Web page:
Things are going to turn out fine

Leo has a big head (literally) and it took him a little while to be able to hold his head up as a baby. I remember starting at our mothers’ group and everyone else’s babies holding their heads up and me worrying that he’d never do it.

Intellectually I knew that he would learn to hold it up, but I was worried because I was a first-time Mum and a Virgo. Jeff (ever the diffuser of worry) bet me $5 that he would learn to hold his head up (easiest $5 he’s ever made).

I made a resolution with myself that I would remember this and never be worried about him meeting another milestone again because otherwise I saw a big worry career stretched out in front of me… I’ve mostly keep to it but there are exceptions 😉

I figure that it can’t be just me who’s worried before, so in the interests of sharing our vulnerabilities rather than just saying how easy/perfect/fun everything is, here are some things I’ve stressed about that have eventually turned out just fine.

  1. Potty training. I read books about it and heard horror stories and then when he was ready it gradually happened.
  2. Leo learning to swim.
  3. Having another baby. How would I manage? How/where/when would the little one sleep?
  4. Transition to pre-school/school.
  5. My mental health after having another baby, having had such a scary experience first time round.

The big theme of these worries when I look at them is the worry of you or your kid being seen as a failure. Or that you do something that scars your kid, or that they get made fun of, or that your friends/family think you’re not a good parent.

A big factor that can diffuse a lot of those worries is doing stuff in your own (or your kid’s own) time. It sucks when there’s an external force dictating when something needs to happen but that’s modern life I guess. Wherever possible it’s awesome to be able to cut yourself some slack and let things unfold in their own time.

In fact, I am always amazed at how elegantly kids solve all sorts of parental concerns by just being themselves. They are much better at adjusting than adults.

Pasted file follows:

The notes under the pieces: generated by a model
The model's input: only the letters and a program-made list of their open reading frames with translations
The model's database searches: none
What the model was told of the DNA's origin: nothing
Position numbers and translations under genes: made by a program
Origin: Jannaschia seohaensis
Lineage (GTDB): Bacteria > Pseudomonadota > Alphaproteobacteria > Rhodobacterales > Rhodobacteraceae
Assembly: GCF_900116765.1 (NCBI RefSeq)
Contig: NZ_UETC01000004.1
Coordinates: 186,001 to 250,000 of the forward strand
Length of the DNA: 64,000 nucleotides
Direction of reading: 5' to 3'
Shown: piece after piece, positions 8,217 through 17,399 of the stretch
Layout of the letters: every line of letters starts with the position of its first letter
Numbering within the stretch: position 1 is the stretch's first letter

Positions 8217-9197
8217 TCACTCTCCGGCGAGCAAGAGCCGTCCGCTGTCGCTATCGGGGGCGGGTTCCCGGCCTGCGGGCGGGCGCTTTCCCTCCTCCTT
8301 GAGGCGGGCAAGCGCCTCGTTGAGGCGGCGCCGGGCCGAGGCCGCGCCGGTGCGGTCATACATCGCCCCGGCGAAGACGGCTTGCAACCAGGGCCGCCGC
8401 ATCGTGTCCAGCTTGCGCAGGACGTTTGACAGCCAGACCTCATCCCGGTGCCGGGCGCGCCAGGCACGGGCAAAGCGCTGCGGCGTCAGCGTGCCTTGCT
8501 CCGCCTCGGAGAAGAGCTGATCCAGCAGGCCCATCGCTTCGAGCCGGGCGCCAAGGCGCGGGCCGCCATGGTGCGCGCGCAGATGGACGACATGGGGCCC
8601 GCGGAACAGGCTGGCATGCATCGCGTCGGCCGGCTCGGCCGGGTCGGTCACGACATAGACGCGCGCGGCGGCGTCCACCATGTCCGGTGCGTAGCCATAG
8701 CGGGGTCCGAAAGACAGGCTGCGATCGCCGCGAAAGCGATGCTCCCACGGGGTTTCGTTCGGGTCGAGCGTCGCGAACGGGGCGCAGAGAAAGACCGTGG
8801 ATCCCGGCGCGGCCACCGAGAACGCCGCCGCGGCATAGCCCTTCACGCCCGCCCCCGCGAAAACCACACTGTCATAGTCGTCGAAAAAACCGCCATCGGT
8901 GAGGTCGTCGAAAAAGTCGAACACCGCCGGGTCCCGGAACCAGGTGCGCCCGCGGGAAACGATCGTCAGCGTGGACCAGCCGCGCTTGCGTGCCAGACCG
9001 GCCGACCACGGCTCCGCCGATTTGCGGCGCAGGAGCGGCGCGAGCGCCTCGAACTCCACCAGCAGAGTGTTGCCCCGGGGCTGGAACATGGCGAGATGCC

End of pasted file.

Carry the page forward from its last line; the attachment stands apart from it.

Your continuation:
Having Leo come into my life has helped me conquer a lot of my own fears. I’ve learnt to speak out, say ‘no’ when I need to and look after myself. I’ve also learnt to open my eyes under water and jump into a pile of foam blocks at SkyZone.

They are amazing teachers.

You deserve a break

I had a realisation the other night that I’m living in survival mode a lot of the time.

It’s a very privileged version of survival mode. My family and I are safe, sheltered and fed. There’s space for yoga sometimes and deep breaths and a lot of laughter, but there’s also times when I raise my voice, lose my patience, tell Leo to hurry-hurry-hurry, and berate myself about being late or not getting something done.

I often feel like I’m constantly lurching from one thing to the next. Frazzled.

I am often doing multiple things at once and there’s also a lot of weighing up of different priorities going on in the background: Clem’s sleeps, keeping us all fed, clothed and bathed, correspondence, shopping lists, logistics planning, school-related admin, general life admin, calling people back because my phone is always on silent, family wellness, work deadlines, Kickstarter reward fulfilment, social commitments, Leo’s needs and wants, Clem’s needs and wants, Jeff’s needs and wants, my needs and wants, SLEEP…

There’s a lot of ‘I’ll just do this’, which leads to ‘I’ll just do that too’, which means I often don’t get to the bit where I feel a sense of accomplishment and give myself (or my kids) a moment of pause.

And I’m not the only one. A lot of my conversations with friends lately include talking about how torn we feel.